The concept of “rasa” in Indian aesthetics associates emotions with specific colors, tastes, and musical tones. For example, the emotion of love (shringara) is often associated with the color red, the taste of sweetness, and melodious musical tones. In the works of Greek poet Sappho, there are references to synesthetic experiences, such as the blending of fragrances with sounds and emotions. For example, in one fragment, Sappho writes, “As I listen, the faint scent of lemon trees rises in the sound of your voice.”
The poems of Persian poet Rumi often employ synesthetic language to describe spiritual experiences. For example, he writes, “The flute of the infinite is played without ceasing, and its sound is love… Whoever hears this sound merges in it.” In Psalm 34:8 in the bible, there is a synesthetic description: “Taste and see that the Lord is good.” Here, the act of tasting is metaphorically linked with experiencing the goodness of God. These ancient poets use synesthesia like associations to enhance the transcendental effect of their writing.
The Hindu philosophy of chakras posits that there are associations and cross activation between somatic experiences in different parts of the body, colors, emotion and sometimes sound frequencies. Chakras could have provided our ancestors with a framework to understand and regulate their physical and emotional well-being. By linking specific emotions and bodily sensations to different energy centers represented by chakras, individuals may have been able to identify and address imbalances in their physical and emotional states.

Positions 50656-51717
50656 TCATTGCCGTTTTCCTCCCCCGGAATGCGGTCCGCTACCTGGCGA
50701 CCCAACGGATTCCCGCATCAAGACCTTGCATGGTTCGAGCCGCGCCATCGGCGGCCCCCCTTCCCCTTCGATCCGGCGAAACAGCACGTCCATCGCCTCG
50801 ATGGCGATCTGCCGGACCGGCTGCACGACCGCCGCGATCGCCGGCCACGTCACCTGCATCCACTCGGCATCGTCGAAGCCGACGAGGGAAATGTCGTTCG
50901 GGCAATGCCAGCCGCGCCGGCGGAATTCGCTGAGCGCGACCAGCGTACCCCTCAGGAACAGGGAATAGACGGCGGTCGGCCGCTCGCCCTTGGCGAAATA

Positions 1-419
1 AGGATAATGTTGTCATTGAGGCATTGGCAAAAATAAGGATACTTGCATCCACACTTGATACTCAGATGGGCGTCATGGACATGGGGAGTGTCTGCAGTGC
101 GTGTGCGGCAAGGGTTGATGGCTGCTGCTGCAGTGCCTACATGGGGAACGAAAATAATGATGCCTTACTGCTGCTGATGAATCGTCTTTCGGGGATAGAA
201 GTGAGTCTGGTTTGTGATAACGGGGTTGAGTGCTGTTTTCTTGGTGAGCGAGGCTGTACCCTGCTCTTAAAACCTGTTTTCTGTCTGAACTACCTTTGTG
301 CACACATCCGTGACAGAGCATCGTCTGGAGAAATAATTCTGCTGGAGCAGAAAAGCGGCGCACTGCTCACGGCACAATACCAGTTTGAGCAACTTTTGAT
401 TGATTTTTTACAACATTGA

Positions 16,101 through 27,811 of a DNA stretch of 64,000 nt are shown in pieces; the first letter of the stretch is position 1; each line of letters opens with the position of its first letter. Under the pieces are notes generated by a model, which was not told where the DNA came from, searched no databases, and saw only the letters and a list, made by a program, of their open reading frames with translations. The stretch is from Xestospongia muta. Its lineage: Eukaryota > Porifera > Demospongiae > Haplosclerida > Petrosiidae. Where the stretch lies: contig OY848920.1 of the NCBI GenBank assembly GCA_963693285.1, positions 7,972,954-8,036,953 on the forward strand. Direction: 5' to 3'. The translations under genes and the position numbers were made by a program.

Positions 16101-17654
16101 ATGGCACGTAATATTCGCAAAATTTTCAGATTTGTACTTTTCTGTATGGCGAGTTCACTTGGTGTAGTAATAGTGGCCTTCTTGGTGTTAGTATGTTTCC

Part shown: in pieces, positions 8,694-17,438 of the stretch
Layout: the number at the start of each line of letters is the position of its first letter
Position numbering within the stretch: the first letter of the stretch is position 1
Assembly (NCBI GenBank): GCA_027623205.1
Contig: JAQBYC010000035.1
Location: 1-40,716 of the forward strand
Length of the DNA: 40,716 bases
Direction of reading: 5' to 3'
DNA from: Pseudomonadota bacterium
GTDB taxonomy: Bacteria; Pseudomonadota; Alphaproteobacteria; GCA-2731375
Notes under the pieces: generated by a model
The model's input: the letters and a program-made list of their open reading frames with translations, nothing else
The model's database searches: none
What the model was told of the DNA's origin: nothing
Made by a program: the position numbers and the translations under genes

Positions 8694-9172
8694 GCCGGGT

The color associations with chakras may have served as a visual aid to enhance the focus and awareness of these energy centers during meditation and spiritual practices. Colors can have psychological and physiological effects on individuals, and using specific colors in association with chakras might have facilitated a deeper connection with and activation of these energy centers. Synesthesia may have helped shaman and philosophers perceive these cross sensory associations to teach others these connections.
Synesthesia also found expression in the works of artists such as Wassily Kandinsky, one of my favorite artists who sought to capture the fusion of senses on canvas.
Synesthesia has also been linked to increased neural plasticity, which is the brain’s ability to reorganize and establish new connections. It is thought that in individuals with synesthesia, there may be heightened neural plasticity in certain brain regions or circuits. Highly intuitive people like poets or artists might be more naturally able to form synesthetic connections. Genetic factors may influence brain development and the formation of neural connections during early stages of life, predisposing individuals to synesthetic experiences.